Here's some cuddly news (with photos!) to briefly take your mind off the looming L train blues: The ASPCA has given us updates on some animals who were rescued from dangerous, sometimes disturbing situations, as well as some adorable photos that, warning, may compel you to go out and find your own pet to adopt.

Two years ago, the NYPD took over animal investigations from the ASPCA and the two groups entered into a partnership to combat animal abuse: The NYPD responds and investigates animal cruelty complaints while the ASPCA provides care for victims and offers forensic analysis and police training.

In 2015, the NYPD and ASPCA's joint efforts resulted 158 arrests and 677 animals treated, an 18% and 60% increase respectively over 2014. Howard Lawrence, Vice President, ASPCA Anti-Cruelty Group, said, "The first two years of the NYPD-ASPCA partnership shattered past records and yielded incredible results for the city’s most vulnerable animals... The combined dedication and compassion of NYPD officers and ASPCA staff saved hundreds of animals from suffering in New York City last year, but this progress relied on New Yorkers reporting animal cruelty and neglect."

Here are some of the happy tales (and tails) from the ASPCA:

PEANUT BUTTER

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LOOK AT THIS FACE! (Courtesy of the ASPCA)

A year ago this month, a six-month-old puppy was found in the Bronx, buried in snow after being punched and beaten with a shovel. A 43-year-old man was arrested and the puppy was taken to the ASPCA for treatment. Now, the ASPCA says:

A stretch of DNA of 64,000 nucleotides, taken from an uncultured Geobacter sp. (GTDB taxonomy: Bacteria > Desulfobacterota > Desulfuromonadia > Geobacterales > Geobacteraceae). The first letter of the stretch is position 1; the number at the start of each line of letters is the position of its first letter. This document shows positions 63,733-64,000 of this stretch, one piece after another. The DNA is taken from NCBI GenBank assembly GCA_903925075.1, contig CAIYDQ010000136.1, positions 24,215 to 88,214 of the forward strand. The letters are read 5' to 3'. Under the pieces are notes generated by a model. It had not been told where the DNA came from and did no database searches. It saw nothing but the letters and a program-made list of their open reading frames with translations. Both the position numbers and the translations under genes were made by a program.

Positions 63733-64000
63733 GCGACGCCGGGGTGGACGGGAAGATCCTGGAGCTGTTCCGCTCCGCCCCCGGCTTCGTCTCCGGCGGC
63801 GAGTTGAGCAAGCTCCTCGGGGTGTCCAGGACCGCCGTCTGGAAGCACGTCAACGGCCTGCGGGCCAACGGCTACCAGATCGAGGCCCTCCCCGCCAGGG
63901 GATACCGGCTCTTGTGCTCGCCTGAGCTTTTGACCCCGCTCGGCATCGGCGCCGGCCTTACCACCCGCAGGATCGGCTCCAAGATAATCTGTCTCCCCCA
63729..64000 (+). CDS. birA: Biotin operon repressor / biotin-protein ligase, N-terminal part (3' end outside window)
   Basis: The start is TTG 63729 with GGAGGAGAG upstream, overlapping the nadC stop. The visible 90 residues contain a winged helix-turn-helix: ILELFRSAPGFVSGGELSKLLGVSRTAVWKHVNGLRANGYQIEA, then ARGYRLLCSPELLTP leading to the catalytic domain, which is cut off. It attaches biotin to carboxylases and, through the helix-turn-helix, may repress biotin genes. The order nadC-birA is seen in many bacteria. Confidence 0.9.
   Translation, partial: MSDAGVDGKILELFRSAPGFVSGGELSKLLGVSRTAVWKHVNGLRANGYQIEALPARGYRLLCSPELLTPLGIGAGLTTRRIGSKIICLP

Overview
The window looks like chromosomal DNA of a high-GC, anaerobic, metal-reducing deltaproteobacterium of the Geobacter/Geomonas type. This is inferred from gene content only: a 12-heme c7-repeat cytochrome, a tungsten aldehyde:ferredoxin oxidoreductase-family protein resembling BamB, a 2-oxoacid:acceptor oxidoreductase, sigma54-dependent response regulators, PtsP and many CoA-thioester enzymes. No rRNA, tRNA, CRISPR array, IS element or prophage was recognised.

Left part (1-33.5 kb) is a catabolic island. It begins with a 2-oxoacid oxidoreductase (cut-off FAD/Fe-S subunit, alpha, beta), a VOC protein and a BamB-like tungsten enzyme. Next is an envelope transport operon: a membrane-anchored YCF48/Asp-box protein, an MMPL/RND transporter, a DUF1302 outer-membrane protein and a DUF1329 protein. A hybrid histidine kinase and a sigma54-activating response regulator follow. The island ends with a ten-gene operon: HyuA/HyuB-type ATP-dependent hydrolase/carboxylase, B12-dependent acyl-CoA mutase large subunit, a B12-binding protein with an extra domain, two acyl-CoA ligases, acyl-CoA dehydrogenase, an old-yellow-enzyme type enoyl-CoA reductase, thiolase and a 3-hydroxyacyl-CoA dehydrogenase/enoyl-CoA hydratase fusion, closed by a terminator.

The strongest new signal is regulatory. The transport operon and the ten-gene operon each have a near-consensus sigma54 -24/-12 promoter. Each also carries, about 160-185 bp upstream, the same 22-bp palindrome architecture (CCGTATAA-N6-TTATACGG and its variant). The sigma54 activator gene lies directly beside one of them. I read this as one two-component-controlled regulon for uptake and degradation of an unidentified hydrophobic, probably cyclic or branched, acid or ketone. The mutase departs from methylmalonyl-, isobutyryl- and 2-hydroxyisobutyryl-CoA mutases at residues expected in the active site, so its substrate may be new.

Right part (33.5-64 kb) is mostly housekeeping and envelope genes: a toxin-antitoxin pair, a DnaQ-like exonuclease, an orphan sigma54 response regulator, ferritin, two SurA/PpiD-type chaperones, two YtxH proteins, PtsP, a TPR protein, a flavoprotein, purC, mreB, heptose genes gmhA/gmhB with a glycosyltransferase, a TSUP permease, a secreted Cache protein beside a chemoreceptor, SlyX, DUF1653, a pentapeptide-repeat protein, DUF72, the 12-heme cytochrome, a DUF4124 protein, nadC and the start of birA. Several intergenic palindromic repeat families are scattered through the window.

When ASPCA employee Dara R. and her boyfriend Benjamin M. brought Lacey into their Brooklyn home in March 2015, they only intended to foster the abused pup for a little while. Given Lacey’s extensive injuries, ASPCA medical staff felt an experienced foster home placement would be the best to determine if the female pit bull mix puppy could manage her physical limitations outside of a hospital. It didn’t take Dara and Benjamin very long to figure out this foster arrangement was destined to “fail”. In May 2015, they made the adoption official and renamed her Peanut Butter for her sweet and goofy demeanor and how her brown and tan brindle coat resembles a chocolate peanut butter cup.

Dara says, "She became a part of our lives so quickly. We just couldn’t imagine giving her back! She’s doing really, really well. Her adjustment was probably a lot smoother than anyone expected. She’s learned to get around in her own way and can compensate for some of the weakness she has from her past injuries. Her favorite thing to do is snuggle and she normally falls asleep on her back with all four legs in the air."

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Peanut Butter (Courtesy of ASPCA)

Peanut Butter is sociable with both humans and other dogs—and she loves to travel. Dara adds, "She just loves nature. We recently took her on a little hike near Asheville, North Carolina and let her put her paws in the ocean at the Rockaways last year."

JUNIE

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Junie (Courtesy of ASPCA)

A trio of seriously neglected Shih Tzus, which the authorities named Janet, Chrissy and Jack, was found in a Bronx drug den. The dogs' fur was so matted that they needed medical grooming.

Bill Cook, Chief Investigator for the Office of the Special Narcotics Prosecutor, saw the before and after photos of Junie and decided to adopt her. He and wife Maryann had recently lost their Shih Tzu of 17 years and were eager to bring a new dog into their Westchester home. According to the ASPCA, "Like most dogs, Junie enjoys stretching her legs with a good run around the family’s back yard with another dog or chasing after her favorite bacon-scented squeaky ball. But more than anything, she prefers curling up on a warm lap."